Saturday, April 10, 1999
To file a claim
Here are some things homeowners should do after being hit by tornadoes or other severe weather:
Take inventory of all the damage to your home. The list provides the insurance adjuster an accurate report of your losses and speeds up the claims process.
Make temporary repairs to prevent further damage. Make only temporary repairs and save your receipts, so your insurer can reimburse you for the repairs.
If there is damage to your home or other insured structure or property caused by a fallen tree, your insurance carrier will have the tree removed and repair the damage, minus your deductible.
Sheds, fences and garages are covered under most homeowners policies.
Don't panic if your lose your policy or if it has been lost or destroyed in the storm. Most insurance companies have a file of your policy and can help you file a claim when you report your name and tell them your insurance agent's name. Don't let this burden delay the process to file a claim.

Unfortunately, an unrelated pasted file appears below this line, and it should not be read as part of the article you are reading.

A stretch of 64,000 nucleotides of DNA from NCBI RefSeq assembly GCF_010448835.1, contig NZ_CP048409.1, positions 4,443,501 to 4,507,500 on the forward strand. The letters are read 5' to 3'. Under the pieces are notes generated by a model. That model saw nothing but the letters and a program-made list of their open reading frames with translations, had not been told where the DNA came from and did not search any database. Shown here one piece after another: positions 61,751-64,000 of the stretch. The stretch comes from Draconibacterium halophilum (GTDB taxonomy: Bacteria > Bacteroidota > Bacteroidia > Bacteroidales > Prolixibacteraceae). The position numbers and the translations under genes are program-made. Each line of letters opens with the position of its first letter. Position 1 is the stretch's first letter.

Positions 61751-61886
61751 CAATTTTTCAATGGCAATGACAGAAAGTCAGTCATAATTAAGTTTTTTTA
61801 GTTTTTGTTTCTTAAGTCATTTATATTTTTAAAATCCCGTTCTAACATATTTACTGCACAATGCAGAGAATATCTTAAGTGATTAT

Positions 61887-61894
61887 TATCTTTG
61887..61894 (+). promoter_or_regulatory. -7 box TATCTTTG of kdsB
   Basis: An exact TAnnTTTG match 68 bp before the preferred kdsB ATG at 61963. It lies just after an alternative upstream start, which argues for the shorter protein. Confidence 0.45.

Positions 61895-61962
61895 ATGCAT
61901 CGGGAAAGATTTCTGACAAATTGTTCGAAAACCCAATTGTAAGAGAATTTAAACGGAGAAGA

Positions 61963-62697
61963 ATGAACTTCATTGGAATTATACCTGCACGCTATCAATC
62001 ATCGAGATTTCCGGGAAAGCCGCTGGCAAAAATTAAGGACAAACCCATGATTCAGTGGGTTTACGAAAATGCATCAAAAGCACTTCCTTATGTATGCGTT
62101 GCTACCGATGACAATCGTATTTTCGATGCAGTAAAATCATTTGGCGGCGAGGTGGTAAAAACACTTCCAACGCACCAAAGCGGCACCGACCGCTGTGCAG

Contact your insurance company or agent as soon as possible.
Source: Insurance Information Institute, Enquirer research
Hope emerges from the rubble
Sirens worked, but some slept through
Families flew from their beds
Bengals coach: 'God's hand on me'
Driver got upside-down trip on freeway median
Photographer encounters death, devastation
House is a cheap price to pay for life
Community safe, serene and vulnerable
In Addyston and Ripley County, some feel blessed just to be alive
Survivors eager to swap stories
Two died in field; two died on roads
Adjusters quick to arrive at disaster
To file a claim
Dealing with storm aftermath
Don't rush repairs after storm
Tips to picking a contractor
Kids need help to overcome grief, fears
Talking to kids
Phones, power out until Sunday
Rescue team did tough job
Storm could spur support for tax levy
Storms' memories linger after damage is repaired
Mobilization was instant
TV/radio stations had reason to boast
Volunteers grab chain saws, mops as workers untangle wires
At least 7 businesses destroyed
911 calls reveal confusion, fear